Born in Fort Worth, Texas on the 28th December 1956, Buddy Whittington began playing guitar at the age of eight after being inspired by his sister's records of The Beatles, Rolling Stones and, in particular, John Mayall's Bluesbreakers with Eric Clapton. By the age of 14 he was already a part of the Dallas/Fort Worth music scene and playing regularly in the clubs along Jacksboro Highway. Although he became versatile enough to be able to play anything from the country music of Bob Wills to the rhythm and blues classics of Bill Doggett to rock 'n roll, his main love was, and is to this day, the blues. During the early 80's, he formed and sang with his own group "The Sidemen" who became well known to a large audience who loved their down home grooves. In 1991, "The Sidemen" were booked at a club called Dallas Alley to open up for none other than John Mayall. Apparently John was impressed enough to keep in touch and, when Coco Montoya left the Bluesbreakers in 1993, there was no doubt in John's mind who to call. Ever since that out-of-the blue phone call, Buddy has brought a powerful new dimension to the Bluesbreakers' sound. To date, his searing guitar and unique talents have ignited the albums SPINNING COIN, BLUES FOR THE LOST DAYS, PADLOCK ON THE BLUES, ALONG FOR THE RIDE, UK TOUR 2K, NO DAYS OFF, STORIES, 70th BIRTHDAY CONCERT and ROAD DOGS.
It's been a Mayall tradition for the Bluesbreakers’ guitarist to cover a Freddie King instrumental, starting with "Hideaway" by Eric on the "Beano", "The Stumble" by Peter on "A Hard Road", and "Driving Sideways" featuring Mick Taylor on "Crusade". Buddy continues this tradition in style with "Sen-Say-Shun" on the BLUES FOR THE LOST DAYS album, Mayall's 1997 Silvertone release. The Texas influence rears its head on "Dead City" from the same album and on "Ain't No Brakeman" from 1994's SPINNING COIN. "It's that Les Paul-through-a-Marshall-tone that Eric refined in '66--it can't be topped! And although I play a Stratocaster through a Dr. Z amp onstage these days, it's that perfect Gibson/Marshall 'thang' that we're all striving for!", muses Whittington.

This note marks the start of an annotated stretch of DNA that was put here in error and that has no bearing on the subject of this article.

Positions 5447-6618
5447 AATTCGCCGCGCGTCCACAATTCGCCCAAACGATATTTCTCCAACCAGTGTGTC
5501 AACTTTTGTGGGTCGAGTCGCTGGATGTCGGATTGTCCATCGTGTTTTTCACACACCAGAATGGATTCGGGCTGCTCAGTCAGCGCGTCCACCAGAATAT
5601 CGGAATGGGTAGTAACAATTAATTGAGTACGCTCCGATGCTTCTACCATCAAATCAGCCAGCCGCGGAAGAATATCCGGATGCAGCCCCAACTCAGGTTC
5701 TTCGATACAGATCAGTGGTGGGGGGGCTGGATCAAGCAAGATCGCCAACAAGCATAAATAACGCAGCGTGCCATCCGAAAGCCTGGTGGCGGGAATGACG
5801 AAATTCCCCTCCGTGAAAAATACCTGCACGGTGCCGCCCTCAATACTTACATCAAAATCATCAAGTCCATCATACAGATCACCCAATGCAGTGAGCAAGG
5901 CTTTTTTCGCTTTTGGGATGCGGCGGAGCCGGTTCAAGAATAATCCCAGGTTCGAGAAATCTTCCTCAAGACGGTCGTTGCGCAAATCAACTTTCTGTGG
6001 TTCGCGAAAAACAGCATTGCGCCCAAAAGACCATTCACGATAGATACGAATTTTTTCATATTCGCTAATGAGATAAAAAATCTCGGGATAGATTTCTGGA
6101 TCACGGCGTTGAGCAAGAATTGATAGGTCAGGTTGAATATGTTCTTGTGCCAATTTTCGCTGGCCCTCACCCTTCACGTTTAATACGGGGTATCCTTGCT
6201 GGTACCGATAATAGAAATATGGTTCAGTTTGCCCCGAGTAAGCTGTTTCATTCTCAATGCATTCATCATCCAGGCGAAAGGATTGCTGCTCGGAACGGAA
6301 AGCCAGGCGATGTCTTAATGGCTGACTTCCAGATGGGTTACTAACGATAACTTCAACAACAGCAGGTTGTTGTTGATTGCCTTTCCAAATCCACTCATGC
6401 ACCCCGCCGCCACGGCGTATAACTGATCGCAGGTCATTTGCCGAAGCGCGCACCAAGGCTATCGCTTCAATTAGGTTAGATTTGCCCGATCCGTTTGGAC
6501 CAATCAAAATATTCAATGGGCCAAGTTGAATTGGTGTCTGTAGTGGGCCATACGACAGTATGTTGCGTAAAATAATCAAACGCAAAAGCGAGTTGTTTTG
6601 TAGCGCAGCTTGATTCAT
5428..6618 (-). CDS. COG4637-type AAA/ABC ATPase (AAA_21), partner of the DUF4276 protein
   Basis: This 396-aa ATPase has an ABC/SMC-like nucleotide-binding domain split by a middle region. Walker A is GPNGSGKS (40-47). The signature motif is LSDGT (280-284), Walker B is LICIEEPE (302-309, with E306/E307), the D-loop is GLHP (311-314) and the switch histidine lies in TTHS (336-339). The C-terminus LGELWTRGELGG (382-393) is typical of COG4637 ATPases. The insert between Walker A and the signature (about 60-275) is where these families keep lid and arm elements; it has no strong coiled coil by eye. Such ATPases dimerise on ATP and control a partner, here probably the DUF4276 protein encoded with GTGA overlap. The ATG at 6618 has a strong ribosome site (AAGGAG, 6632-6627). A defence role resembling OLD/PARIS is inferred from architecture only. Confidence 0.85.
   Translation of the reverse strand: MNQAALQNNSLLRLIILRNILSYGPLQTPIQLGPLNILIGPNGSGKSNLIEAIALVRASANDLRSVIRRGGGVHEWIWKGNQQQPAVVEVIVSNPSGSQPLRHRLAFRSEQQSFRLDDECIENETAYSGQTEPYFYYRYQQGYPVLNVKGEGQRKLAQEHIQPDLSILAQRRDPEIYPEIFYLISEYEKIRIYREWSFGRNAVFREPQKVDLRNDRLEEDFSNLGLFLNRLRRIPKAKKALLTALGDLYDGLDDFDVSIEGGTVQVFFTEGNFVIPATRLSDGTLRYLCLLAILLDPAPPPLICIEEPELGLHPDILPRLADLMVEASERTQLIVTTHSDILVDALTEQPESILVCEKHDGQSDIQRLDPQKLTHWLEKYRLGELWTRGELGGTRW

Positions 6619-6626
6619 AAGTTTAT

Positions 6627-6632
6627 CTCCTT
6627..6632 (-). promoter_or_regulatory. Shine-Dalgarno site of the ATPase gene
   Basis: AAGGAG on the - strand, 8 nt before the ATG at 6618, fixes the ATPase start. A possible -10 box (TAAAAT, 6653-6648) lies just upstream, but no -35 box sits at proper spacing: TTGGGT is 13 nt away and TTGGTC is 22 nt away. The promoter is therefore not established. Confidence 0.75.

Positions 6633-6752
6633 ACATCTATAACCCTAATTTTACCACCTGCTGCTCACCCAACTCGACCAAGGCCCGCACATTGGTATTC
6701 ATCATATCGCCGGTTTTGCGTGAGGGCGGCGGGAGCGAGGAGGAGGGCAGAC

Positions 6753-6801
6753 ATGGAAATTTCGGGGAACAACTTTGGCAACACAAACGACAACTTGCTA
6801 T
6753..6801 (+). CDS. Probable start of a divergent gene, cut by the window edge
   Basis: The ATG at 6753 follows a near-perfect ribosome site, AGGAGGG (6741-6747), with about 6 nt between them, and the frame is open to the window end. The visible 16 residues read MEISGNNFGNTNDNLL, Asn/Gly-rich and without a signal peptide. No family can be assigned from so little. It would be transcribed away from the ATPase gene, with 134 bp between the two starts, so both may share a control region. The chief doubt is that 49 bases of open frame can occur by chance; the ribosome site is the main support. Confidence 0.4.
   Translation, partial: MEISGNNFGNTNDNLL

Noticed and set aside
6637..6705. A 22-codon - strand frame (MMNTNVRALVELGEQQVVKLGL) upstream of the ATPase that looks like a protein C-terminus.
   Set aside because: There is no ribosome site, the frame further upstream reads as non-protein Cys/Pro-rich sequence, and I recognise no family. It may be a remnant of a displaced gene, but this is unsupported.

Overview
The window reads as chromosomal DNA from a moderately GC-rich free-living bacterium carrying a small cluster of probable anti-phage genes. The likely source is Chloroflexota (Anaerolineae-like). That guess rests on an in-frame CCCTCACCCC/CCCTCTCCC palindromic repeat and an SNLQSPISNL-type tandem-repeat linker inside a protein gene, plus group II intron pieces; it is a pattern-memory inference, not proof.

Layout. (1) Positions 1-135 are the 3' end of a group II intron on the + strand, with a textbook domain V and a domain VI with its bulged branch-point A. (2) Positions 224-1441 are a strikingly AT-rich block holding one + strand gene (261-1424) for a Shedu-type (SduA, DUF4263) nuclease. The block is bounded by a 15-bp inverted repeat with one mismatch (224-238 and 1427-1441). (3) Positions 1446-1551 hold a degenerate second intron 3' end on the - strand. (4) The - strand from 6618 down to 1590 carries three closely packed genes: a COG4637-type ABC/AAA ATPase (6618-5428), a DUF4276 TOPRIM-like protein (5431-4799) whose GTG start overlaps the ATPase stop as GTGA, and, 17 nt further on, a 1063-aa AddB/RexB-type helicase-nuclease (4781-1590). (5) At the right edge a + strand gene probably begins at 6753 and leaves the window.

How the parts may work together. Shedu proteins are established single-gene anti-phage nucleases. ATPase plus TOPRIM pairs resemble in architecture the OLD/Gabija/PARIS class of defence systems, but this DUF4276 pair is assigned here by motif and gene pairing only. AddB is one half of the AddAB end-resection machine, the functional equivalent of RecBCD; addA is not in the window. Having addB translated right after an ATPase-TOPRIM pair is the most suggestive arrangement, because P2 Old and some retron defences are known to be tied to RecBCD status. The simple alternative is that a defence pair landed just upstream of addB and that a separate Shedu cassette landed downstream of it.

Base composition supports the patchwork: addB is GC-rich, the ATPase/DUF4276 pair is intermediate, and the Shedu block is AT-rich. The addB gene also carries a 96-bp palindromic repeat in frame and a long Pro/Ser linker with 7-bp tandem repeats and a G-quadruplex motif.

Unlike countless rock 'n rollers who carry racks of guitars around for every show, Buddy likes to keep it simple and plays only one - his 1963 Stratocaster plugged into a Dr. Z amplifier. He is also an accomplished blues songwriter and, in addition to the songs he sings with the Bluesbreakers on live shows, on the Bluesbreakers CD ‘STORIES’, he contributed his own "Romance Classified". He and longtime Mayall drummer Joe Yuele co-wrote "Pieces And Parts" and together, they also co-wrote 'Always a Brand New Road' on 1999's PADLOCK ON THE BLUES and ‘Awestruck and Spellbound’ on the latest CD ‘ROAD DOGS’. For the same album, bassist Hank Van Sickle joined the writing team and came up with the Bluesbreakers instrumental tribute to the boss entitled “Brumwell’s Beat”. These songs continue to get critical acclaim and attention and have been quoted in many of the album's reviews.
Although John Mayall makes Los Angeles his home base, Buddy is proud to live in Hurst, Texas with his family where he was raised and born to play the blues. He is currently working on material for a future album of his own.
|1||Young & Dumb||3:46|
|2||Pay The Band||4:33|
|4||Stevie Rave On||3:43|
|7||Can't Be Good Fro Me||3:03|
|9||Sure Got Cold After The Rain Fell||8:47|
|10||Every Goodbye Ain't Gone||3:02|
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